It seems very hard to find data on UK nominal wages. Last year Britmouse wrote a post where he attempted to calculate nominal hourly wages relative to per capita NGDP. He says,
The ONS does not have an “official statistic” for nominal hourly wages, but they do publish some data in a spreadsheet in the Labour Market stats, which is updated quarterly.
This can be found by searching for "EARN08" at the ONS. I'm assuming that the reason nothing happens when I click on this is because I'm on a Mac?
Either way, I can't see the historic time series is. So I thought I'd just take a look at the simplest measure from the monthly Labour Market Statistics. The easiest way to find it is by clicking on the unemployment figure on the ONS front page. In the reference tables there's two options of interest:
- EARN01: Average Weekly Earnings
- EARN08: Distribution of Gross Hourly Earnings (as above)
Here's the AWE data:
The term "roundaboutness" is often used in Austrian business cycle theory, and I'm not sure if it's a simple term being consistently applied, or something more complex. At the recent APEE meetings Nicholas Cachanosky presented a paper arguing that it isn't a mysterious concept (co authored with Peter Lewin), but I'm not sure I'm convinced. My basic understanding, stemming from Bohm-Bawerk is the following:
Roundaboutness = capital intensity.
Cachanosky & Lewin define roundaboutness as the "average period of production", and use net present value formulae and the concept of EVA to measure it. This is a great way to operationalise the concept, but is it "roundaboutness" that is straight forward, or their method?
One of the reasons I find Tyler Cowen's "Risk and Business Cycles" unsatisfying is because he doesn't really allow for different types of risk. In his treatment "risk" does all the work, and there's no need to talk about roundaboutness. I can't help feel that this fails to do justice to the Austrian story. Hence I am always wary of the following characterisation:
Roundaboutness = Time = Risk.
We can think of the interest rate as a measure of our time preference (or the ratio of the value of present goods to future goods), or a market generates risk assesment. Must they be the same thing? All else equal the longer the production process the greater the risk, but we can conceive of production plans that are risky but immediate (e.g. fashion) and those that are not so risky but distant (e.g. oil wells). In other words risk and roundaboutness are conceptually distinct.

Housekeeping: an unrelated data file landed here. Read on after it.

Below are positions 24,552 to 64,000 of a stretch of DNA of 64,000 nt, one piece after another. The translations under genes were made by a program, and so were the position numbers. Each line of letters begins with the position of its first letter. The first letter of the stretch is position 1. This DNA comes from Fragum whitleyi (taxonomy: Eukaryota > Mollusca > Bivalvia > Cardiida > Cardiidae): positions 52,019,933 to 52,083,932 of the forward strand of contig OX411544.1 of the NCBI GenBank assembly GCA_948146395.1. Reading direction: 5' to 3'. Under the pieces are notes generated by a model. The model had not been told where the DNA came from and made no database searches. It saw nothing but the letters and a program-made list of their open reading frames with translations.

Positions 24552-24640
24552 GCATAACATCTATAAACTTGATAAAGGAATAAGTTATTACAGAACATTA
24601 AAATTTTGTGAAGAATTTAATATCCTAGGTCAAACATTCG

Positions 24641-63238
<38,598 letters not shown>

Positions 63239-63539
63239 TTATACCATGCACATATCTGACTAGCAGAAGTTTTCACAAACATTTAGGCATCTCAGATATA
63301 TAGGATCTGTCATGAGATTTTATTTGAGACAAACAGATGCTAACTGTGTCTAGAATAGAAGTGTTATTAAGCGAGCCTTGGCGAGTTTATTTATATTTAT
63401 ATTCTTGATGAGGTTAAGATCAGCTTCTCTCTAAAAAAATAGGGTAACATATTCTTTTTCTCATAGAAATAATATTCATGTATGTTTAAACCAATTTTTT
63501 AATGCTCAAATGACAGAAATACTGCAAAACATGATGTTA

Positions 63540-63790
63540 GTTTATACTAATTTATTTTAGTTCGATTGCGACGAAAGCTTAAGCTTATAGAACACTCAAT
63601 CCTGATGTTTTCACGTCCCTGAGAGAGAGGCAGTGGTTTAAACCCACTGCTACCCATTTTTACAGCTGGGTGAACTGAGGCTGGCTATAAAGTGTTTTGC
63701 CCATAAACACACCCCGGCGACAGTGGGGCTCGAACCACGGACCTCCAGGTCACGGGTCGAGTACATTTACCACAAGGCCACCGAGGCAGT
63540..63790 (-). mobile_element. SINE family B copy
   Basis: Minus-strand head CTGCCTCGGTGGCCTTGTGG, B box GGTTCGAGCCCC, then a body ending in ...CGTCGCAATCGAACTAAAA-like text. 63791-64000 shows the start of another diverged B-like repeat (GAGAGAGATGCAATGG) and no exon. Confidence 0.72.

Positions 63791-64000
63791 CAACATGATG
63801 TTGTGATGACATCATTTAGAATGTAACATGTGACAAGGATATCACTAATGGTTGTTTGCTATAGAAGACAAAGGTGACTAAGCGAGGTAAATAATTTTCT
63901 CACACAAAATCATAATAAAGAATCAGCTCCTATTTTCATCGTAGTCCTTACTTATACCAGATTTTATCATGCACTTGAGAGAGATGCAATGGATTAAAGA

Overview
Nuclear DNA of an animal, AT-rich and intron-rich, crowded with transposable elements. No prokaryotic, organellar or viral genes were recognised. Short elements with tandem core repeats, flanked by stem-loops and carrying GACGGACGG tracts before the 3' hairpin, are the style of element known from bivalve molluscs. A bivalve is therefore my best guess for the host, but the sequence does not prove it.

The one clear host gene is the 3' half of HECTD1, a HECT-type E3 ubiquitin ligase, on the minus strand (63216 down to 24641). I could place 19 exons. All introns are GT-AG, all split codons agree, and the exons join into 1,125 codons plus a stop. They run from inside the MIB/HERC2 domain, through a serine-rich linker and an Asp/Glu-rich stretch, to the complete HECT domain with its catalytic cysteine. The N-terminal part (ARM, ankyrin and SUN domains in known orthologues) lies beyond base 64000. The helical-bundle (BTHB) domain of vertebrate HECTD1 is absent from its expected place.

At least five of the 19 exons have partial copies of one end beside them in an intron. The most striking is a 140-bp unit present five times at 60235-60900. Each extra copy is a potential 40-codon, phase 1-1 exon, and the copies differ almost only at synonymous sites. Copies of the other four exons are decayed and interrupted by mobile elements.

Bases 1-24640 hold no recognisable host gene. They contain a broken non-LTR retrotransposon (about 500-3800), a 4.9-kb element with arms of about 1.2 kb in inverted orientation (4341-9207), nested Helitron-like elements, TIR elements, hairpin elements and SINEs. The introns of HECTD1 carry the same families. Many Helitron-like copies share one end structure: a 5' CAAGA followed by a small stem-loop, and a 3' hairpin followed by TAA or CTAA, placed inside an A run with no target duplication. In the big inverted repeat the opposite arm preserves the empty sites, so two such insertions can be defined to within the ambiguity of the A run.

Consider a standard Hayekian triangle:
Now, whilst playing around with these diagrams can go too far, I think they're a good way to illustrate my point. Consider these two alternative ways of treating roundaboutness. Firstly, aa an increase in the production period:
Alternatively, roundaboutness could mean that there's more stages of production:
In the example above the final value of the consumer goods being generated is the same, but the value at all stages of production has increased. We could also show this where there's a change in the composition of the value from late stage to early stage:
And so on. It would be interesting to assign some possible applications to show that this is empirically relevant.
When sketching out these triangles I have in mind Lachmann's notion of reserve assets, which has recently been utilised by Robert Miller with his treatment of "buffer stocks" (here and here). It's hard to measure buffer stocks, and it's tempting to use inventories as a starting point. Here's what's happened to inventories in the UK over the last few years:
What we (sort of) see here is a steady decline in inventories from 1997 - 2007, which point to two things. Firstly, they get run down because excessive optimism means that entrepreneurs don't feel that they need them. And secondly, the utilisation of inventories as a means to generate unsustainable production (i.e. go beyond the PPF). Then during the crisis there's a dramatic reduction in inventories, and the "recovery" involves rebuilding. We need to be careful though, since inventories are just one source of buffer stock (and indeed one that is particularly close to consumer goods or final stage production). Some examples of buffer stocks include: